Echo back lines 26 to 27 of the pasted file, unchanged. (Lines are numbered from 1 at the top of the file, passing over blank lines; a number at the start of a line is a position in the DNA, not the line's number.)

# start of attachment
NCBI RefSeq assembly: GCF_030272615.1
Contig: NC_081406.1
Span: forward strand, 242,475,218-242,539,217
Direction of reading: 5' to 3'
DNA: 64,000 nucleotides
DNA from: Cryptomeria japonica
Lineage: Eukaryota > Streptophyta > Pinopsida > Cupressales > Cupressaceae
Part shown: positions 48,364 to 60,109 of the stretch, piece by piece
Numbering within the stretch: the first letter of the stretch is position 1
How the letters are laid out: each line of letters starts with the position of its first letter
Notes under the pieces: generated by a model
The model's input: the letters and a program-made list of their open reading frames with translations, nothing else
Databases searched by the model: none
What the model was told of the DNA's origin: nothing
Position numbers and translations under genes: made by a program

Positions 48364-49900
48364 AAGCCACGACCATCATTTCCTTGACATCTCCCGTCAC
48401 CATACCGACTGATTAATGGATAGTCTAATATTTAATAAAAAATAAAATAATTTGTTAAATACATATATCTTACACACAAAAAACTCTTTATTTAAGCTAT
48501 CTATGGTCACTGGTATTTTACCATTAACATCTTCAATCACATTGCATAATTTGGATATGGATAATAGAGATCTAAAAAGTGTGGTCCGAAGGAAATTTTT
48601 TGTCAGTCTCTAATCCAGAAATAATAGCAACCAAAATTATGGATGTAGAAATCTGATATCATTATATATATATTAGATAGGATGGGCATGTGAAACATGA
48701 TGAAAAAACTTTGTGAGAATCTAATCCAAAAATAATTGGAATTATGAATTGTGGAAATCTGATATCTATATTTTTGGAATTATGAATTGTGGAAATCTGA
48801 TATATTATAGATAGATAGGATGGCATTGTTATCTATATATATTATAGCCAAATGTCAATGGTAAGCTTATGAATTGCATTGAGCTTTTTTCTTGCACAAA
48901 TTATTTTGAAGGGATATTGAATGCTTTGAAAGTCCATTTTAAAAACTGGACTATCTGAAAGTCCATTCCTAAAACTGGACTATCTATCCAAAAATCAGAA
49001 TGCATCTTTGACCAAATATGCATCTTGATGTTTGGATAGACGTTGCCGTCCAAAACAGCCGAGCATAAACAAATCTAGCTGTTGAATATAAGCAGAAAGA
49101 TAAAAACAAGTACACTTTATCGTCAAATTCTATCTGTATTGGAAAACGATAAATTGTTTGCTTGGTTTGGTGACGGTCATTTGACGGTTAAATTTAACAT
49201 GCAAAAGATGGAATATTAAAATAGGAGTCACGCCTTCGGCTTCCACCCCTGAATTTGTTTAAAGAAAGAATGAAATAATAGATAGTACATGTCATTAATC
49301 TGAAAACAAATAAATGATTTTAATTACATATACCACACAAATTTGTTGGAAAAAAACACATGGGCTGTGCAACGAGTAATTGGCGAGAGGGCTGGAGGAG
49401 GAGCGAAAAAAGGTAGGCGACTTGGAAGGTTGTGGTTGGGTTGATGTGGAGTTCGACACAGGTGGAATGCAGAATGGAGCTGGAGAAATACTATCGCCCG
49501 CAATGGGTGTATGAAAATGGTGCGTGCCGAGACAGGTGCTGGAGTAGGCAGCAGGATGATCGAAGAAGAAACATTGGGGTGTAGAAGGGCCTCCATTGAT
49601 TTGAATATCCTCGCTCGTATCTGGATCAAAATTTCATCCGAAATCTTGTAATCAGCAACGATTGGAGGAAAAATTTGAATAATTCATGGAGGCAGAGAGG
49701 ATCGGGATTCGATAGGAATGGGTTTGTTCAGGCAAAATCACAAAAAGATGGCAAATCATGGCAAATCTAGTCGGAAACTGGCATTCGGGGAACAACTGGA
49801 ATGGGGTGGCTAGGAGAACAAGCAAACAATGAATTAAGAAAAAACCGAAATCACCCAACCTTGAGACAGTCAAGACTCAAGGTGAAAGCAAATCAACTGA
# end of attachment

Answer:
49201 GCAAAAGATGGAATATTAAAATAGGAGTCACGCCTTCGGCTTCCACCCCTGAATTTGTTTAAAGAAAGAATGAAATAATAGATAGTACATGTCATTAATC
49301 TGAAAACAAATAAATGATTTTAATTACATATACCACACAAATTTGTTGGAAAAAAACACATGGGCTGTGCAACGAGTAATTGGCGAGAGGGCTGGAGGAG